GOGG HOLIDAY TO SOUTH-WEST WALES, 2016
About 35 members and friends joined the GOGG holiday in July visiting gardens in Carmarthenshire and Pembrokeshire in Wales.
Our first stop for refreshments was at Abergavenny and, with the sun shinning, the surrounding mountains looked beautiful. However, this was a false dawn and by the time we reached our first garden, the National Botanic Garden of Wales (NBGW), the sun had disappeared although the weather remained dry and warm for our visit. We have visited the NBGW before but it is always worth a visit with its spectacular Great Glasshouse containing a variety of tropical plants from across the World and its superb double walled garden which was full of colour from a wide variety of plants as well as a large selection of veg. Of great interest in the smaller greenhouse within the walled garden was a collection of tropical butterflies which seemed at home amongst the collection of tropical plants. After a most pleasant afternoon we continued to Tenby the principle seaside resort in Pembrokeshire where we stayed four nights at the Cliffe Norton Hotel situated on the cliff top promenade overlooking the North Beach and Harbour.
The next morning we travelled the short distance to Picton Castle where we were met not only by our guide, but by the joint founder and former chairman, Mike Garlick who now lives nearby (see cover of the previous Allagog). Mike was in good spirits and stayed with us for the day chattering to old friends as well as visiting the day’s two gardens for the first time. The Castle itself was most interesting and the 40 acres of gardens colourful and varied especially the walled garden where there were some fine echiums. After lunch we moved onto Treffgarne Hall where we were given an interesting introductory talk by the owner. The walled garden contains many delicate species although a recent hard winter had killed off some of the most exotic tropical plants. Although the formal structure had been designed professionally, the informal planting was that of the owners. Situated on a south-facing ridge by the time of our visit the weather had deteriorated with cloud and some rain. The garden contained a number of unusual sculptures including dragons(?) pictured on last month’s cover.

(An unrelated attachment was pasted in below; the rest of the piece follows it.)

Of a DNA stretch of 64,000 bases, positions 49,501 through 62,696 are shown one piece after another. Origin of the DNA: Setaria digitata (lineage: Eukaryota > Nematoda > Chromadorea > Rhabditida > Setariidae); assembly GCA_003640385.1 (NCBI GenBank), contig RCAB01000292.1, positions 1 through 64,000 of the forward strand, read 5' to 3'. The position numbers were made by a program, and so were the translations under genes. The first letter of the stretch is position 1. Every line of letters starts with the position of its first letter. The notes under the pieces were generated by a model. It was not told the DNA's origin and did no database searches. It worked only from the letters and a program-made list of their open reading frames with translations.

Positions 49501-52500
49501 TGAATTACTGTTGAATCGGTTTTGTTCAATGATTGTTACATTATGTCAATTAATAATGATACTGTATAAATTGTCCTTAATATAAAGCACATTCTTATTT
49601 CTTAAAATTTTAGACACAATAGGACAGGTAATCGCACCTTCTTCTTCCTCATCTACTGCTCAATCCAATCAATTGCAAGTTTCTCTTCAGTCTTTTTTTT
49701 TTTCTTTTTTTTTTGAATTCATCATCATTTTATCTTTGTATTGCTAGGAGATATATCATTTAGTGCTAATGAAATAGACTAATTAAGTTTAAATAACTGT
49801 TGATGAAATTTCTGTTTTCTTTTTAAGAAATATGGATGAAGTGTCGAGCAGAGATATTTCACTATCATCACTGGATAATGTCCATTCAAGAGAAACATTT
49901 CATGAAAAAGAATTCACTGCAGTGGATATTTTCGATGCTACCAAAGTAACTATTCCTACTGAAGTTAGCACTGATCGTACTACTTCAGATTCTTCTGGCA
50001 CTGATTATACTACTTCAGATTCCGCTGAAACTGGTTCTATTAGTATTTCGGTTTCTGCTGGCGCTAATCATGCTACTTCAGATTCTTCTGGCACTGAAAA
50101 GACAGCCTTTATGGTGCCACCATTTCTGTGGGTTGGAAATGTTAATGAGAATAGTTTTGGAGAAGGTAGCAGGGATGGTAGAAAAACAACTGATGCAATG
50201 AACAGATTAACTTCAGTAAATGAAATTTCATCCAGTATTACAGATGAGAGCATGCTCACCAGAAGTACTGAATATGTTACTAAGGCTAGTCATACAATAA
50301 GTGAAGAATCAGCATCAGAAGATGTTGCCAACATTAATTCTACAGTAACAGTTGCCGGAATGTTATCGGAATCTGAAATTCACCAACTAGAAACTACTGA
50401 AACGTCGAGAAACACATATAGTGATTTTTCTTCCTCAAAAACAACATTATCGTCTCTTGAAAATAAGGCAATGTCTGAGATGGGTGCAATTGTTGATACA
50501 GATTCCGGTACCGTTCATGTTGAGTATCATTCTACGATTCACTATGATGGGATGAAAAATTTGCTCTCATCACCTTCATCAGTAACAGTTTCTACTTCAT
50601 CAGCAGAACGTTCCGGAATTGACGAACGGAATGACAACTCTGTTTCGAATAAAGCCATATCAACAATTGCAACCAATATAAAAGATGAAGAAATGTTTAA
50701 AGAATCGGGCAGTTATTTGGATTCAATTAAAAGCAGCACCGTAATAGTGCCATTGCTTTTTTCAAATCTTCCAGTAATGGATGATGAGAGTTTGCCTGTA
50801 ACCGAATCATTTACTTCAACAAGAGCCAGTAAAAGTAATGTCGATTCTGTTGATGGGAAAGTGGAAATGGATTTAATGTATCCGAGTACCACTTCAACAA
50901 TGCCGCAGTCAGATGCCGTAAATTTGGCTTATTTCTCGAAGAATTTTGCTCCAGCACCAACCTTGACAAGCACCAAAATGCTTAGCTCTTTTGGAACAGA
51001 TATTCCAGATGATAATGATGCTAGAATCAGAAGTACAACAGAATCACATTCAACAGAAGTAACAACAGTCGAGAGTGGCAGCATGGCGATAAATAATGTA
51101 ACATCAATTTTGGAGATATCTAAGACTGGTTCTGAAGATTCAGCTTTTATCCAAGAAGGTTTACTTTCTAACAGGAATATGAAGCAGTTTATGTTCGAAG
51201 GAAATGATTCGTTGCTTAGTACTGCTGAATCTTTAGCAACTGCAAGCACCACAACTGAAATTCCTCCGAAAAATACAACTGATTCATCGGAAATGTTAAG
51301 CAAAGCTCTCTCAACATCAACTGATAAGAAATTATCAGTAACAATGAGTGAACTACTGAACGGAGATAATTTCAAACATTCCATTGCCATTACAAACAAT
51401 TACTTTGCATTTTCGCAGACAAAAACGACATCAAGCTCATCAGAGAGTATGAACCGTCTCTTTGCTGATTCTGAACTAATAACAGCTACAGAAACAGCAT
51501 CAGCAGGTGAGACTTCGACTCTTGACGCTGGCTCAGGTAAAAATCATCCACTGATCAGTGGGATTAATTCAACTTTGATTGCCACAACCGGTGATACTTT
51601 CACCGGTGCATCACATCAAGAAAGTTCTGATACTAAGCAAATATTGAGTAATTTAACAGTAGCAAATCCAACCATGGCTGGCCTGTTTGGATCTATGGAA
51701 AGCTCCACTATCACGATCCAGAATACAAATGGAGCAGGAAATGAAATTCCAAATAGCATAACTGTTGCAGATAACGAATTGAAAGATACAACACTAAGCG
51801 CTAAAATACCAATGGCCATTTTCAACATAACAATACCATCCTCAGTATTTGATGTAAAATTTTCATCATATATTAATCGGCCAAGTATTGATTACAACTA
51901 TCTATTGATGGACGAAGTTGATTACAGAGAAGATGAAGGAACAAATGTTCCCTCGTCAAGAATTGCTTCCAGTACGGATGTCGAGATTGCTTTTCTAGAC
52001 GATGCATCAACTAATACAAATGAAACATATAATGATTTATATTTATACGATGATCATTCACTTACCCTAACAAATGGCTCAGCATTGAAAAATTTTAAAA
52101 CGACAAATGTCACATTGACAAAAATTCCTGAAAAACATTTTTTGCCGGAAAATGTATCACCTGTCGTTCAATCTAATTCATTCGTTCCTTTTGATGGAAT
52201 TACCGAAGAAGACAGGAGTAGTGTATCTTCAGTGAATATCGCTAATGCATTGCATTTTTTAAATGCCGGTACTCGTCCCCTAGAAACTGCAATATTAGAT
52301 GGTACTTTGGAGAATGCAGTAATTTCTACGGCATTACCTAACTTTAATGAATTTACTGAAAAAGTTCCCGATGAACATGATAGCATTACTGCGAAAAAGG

The third day involved rather more travel to two gardens in the North of Pembrokeshire. After a beautiful drive we arrived at the Crystal Garden near St. Davids for our morning visit. This garden is situated on a high and very windy plateau and has been designed as a series of “rooms” with high hedges. Despite this protection, the garden still seemed very windblown but we were made very welcome and provided with tea and caked by the owner. The centrepiece was a diamond crystal shaped structure made of scaffolding poles. From here we returned to St. Davids, the smallest city in the UK where we were able to have lunch and take a quick look at the beautiful cathedral. From St. Davids we travelled north-east along the coast road past Fishguard to the Dyffryn Fernant gardens. Situated at the foot of the Presceli Hills, this is a beautiful and inspiring garden which fits naturally into the surrounding National Park landscape. The formal gardens around the house were full of colourful flowers both common and unusual and there were also walks into surrounding marshland, woodland and a lake. The sun was at last shinning and in the warm sunshine, we were able to sit in secluded spots in the gardens enjoying a splendid (if rather expensive) afternoon tea surrounded by lots of colourful plants.